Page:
Florida becomes 36th state to legalize gay marriage

Florida’s ban on same-sex marriage ended statewide at the stroke of midnight Monday, and court clerks in some Florida counties wasted no time, issuing marriage licenses and performing weddings for same-sex couples overnight.

But they were beaten to the punch by a Miami judge who found no need to wait until the statewide ban expired. Miami-Dade Circuit Judge Sarah Zabel presided over Florida’s first legally recognized same-sex marriages Monday afternoon.

Still, most counties held off on official ceremonies until after midnight early Tuesday, when U.S. District Judge Robert L. Hinkle’s ruling that Florida’s same-sex marriage ban is unconstitutional took effect in all 67 counties. Florida’s attorney general, Pam Bondi, is still pursuing state and federal appeals seeking to uphold the ban voters approved in 2008, but her effort to block these weddings until the courts finally rule was denied by the U.S. Supreme Court.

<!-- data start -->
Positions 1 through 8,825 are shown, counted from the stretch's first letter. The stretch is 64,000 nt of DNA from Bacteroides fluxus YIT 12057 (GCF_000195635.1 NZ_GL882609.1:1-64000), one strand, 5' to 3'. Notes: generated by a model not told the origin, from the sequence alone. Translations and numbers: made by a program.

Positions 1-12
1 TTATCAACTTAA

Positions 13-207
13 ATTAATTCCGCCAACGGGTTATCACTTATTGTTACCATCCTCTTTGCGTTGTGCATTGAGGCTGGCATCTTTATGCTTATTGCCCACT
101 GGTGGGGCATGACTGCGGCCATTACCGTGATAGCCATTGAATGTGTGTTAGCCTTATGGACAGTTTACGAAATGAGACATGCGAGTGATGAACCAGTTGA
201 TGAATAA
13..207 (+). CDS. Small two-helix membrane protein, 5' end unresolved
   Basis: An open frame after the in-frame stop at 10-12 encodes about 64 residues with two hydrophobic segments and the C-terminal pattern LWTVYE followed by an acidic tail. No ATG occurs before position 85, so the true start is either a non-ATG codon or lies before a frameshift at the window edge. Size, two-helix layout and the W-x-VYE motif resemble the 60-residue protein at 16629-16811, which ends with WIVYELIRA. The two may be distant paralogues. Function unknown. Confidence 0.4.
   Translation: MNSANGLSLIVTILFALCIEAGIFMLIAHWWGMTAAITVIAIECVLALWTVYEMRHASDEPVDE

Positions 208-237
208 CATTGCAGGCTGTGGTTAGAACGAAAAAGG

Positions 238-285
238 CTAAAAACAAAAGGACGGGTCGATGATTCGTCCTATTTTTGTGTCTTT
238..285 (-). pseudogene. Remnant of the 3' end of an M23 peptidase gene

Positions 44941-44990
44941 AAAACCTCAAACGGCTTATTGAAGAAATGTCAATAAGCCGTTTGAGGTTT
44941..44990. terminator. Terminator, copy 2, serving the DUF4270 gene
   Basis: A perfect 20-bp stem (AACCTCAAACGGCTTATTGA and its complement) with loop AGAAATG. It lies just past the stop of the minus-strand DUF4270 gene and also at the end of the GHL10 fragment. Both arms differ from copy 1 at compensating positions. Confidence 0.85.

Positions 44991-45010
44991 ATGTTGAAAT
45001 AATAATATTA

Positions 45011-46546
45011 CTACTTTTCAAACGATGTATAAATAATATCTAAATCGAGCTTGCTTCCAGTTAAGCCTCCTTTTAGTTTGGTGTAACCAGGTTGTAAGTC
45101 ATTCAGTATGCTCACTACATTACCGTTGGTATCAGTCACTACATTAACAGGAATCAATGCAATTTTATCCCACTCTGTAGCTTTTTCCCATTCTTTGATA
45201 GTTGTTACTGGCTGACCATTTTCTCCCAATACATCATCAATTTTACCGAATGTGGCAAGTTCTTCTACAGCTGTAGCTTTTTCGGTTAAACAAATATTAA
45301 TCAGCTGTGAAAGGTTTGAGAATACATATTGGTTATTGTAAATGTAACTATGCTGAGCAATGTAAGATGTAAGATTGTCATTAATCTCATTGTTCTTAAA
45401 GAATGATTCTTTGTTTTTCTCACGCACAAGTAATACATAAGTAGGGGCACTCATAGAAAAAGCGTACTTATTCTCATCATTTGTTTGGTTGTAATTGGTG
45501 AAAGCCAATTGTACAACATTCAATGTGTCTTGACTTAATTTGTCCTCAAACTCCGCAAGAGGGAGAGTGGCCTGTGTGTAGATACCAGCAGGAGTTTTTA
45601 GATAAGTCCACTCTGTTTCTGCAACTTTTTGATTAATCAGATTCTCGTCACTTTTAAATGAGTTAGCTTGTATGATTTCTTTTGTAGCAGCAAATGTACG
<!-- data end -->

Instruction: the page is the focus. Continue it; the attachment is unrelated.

And now that same-sex marriage is a reality in Florida, Bondi’s spokeswoman told The Associated Press “the judge has ruled, and we wish these couples the best.”

The addition of Florida’s 19.9 million people means 70 percent of Americans now live in the 36 states where gay marriage is legal.

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